Casual birdwatchers captured a photo of a rare half-male, half-female cardinal in their backyard

Shirley and Jeffrey Caldwell were casually watching the birds in their backyard through the kitchen window when they saw something quite unusual. Although the Erie, Pennsylvania, couple does not consider themselves studied birdwatchers, they were certain that what they were witnessing was rare.

They spied a two-toned cardinal that was half-red and half-tan. The bird actually looked like two halves of one fused together — the left side looked like a female cardinal, while the bird’s right side was the distinctive bright-red of a male. They snapped some photos of the curious bird, knowing it was a sight they would likely not encounter again. Here’s one of those photos, which Shirley posted to Facebook:


It turns out that the cardinal was what is known as a gynandromorph, which is an animal that is half male and half female. Although they can be found among a variety of species, their appearance does not always make them obvious. In the case of the cardinal, because male cardinals are red, and female cardinals are tan, the gynandromorph really stands out for its striking two-colored body.

“You get gynandromorphs in species where cell division is pretty simple,” Carol A. Butler, who has authored a number of books about animals, explained to NBC News.

Butler says that gynandromorphs are exceedingly rare, which was not lost on the Caldwells.

“It was really a once in a lifetime thing,” Shirley told the outlet of the experience. “My first time seeing one and probably my last time.”

Brian D. Peer, an ornithology specialist at Western Illinois University who has studied a bilateral gynandromorphic cardinal before, says during his study, he never saw the bird sing or mate, but he says that does not mean it was not capable. Scientists believe they’re infertile, though.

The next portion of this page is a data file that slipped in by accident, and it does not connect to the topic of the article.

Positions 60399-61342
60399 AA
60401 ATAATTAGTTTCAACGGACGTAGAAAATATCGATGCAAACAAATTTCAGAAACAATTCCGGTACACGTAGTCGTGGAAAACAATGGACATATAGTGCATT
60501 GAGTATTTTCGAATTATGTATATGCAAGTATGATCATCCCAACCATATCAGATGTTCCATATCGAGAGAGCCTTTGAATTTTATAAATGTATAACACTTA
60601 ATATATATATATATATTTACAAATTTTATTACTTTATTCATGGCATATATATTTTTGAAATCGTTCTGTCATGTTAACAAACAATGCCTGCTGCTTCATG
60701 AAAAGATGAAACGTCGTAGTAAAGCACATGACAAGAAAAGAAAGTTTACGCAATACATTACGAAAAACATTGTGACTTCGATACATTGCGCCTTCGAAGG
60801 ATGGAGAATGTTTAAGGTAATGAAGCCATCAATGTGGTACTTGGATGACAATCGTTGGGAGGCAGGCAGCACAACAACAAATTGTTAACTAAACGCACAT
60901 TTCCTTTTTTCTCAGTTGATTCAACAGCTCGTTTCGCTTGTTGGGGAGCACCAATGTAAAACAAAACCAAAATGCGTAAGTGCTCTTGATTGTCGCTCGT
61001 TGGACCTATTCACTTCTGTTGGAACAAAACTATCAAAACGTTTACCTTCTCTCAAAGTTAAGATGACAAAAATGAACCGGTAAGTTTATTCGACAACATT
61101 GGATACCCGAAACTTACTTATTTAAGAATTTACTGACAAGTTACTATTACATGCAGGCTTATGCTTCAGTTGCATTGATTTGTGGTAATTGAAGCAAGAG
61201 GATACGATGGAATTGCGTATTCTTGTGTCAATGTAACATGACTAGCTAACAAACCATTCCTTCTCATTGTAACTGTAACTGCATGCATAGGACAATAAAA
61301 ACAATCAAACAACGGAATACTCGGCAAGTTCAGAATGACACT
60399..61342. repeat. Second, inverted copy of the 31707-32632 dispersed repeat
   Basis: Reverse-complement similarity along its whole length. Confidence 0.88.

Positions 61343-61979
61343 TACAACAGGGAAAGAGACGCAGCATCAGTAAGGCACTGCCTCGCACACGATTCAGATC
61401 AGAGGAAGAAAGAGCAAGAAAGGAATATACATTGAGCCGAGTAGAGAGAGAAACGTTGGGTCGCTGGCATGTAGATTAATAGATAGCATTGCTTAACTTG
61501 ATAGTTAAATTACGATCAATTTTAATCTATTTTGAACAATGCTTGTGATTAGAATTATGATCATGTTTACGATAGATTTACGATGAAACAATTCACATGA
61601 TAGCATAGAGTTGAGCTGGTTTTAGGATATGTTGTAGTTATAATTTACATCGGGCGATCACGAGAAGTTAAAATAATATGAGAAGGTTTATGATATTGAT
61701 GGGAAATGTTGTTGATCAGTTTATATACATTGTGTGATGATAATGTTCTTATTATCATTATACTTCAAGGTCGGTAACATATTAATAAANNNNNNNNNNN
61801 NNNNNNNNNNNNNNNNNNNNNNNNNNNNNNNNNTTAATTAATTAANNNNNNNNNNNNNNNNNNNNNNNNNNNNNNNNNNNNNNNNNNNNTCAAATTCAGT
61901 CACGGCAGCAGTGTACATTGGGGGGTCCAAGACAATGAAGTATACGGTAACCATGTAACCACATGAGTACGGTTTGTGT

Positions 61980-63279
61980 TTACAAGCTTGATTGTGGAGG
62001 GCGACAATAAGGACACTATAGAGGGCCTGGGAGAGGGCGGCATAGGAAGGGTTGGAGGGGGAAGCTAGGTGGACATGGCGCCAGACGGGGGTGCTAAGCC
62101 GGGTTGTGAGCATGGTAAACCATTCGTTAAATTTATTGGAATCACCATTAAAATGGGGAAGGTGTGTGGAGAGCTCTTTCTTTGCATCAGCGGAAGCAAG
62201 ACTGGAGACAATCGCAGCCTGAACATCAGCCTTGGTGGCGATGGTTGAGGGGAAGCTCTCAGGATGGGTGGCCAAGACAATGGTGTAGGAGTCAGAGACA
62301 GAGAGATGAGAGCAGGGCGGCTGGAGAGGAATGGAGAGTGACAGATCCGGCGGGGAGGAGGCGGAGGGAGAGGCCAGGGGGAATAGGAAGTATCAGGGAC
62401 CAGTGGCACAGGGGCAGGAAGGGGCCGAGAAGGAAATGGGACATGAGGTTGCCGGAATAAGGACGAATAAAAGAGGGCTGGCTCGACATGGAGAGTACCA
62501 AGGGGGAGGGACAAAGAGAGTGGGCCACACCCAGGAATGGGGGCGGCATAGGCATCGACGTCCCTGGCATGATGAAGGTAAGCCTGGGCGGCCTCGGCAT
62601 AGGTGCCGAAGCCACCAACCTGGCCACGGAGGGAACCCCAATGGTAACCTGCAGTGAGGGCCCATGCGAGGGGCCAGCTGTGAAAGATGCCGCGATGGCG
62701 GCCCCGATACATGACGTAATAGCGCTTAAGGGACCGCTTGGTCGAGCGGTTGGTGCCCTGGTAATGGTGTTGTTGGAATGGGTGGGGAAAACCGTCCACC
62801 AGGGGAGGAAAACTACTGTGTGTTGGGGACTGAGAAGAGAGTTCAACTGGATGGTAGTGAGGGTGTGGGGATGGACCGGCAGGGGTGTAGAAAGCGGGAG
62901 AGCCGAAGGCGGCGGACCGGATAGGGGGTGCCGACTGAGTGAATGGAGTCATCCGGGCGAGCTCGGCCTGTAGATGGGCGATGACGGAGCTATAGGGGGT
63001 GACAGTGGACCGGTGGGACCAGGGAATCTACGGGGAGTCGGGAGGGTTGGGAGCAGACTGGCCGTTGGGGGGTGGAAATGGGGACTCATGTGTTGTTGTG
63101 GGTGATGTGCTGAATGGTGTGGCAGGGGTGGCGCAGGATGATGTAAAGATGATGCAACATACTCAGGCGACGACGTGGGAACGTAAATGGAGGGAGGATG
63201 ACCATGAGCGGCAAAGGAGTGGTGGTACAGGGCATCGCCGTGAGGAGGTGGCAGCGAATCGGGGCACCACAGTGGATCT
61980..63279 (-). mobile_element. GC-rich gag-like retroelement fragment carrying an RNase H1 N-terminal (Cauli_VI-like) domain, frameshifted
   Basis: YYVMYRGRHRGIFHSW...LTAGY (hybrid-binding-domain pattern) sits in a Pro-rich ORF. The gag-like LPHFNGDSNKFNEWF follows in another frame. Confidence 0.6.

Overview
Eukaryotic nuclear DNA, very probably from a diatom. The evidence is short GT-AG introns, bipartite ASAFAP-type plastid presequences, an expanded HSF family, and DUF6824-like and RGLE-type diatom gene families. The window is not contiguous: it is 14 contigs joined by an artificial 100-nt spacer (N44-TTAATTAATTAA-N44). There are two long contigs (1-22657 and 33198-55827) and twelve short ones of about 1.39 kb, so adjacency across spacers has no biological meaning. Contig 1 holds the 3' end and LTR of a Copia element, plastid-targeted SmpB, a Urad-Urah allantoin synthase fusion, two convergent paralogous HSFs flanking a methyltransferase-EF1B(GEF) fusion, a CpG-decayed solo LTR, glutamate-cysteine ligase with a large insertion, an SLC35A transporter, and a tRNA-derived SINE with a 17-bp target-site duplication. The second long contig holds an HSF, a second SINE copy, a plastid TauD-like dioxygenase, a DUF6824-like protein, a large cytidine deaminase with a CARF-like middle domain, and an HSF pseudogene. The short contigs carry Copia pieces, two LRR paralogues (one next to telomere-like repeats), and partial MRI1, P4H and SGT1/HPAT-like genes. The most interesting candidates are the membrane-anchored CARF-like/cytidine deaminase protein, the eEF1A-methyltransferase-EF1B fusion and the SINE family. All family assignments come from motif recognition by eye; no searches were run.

Male songbirds have more neural connections in the brains that enable them to sing complex songs, leading Daniel Hooper, an evolutionary biologist at the Cornell University Lab of Ornithology, to wonder how that would affect gynandromorphs’ singing ability.

“I would imagine, there simply just isn’t a complete neural network for producing a song or the right hormonal cocktail in the brain circulating to motivate the bird to sing one even if it could,” he told The New York Times in an email.

Animals, Curiosity, News, Science & Nature, Wild Animals

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Kate Streit
Kate Streit lives in Chicago. She enjoys stand-up comedy, mystery novels, memoirs, summer and pumpkin spice anything. Visit Scripps News to see more of Kate's work.

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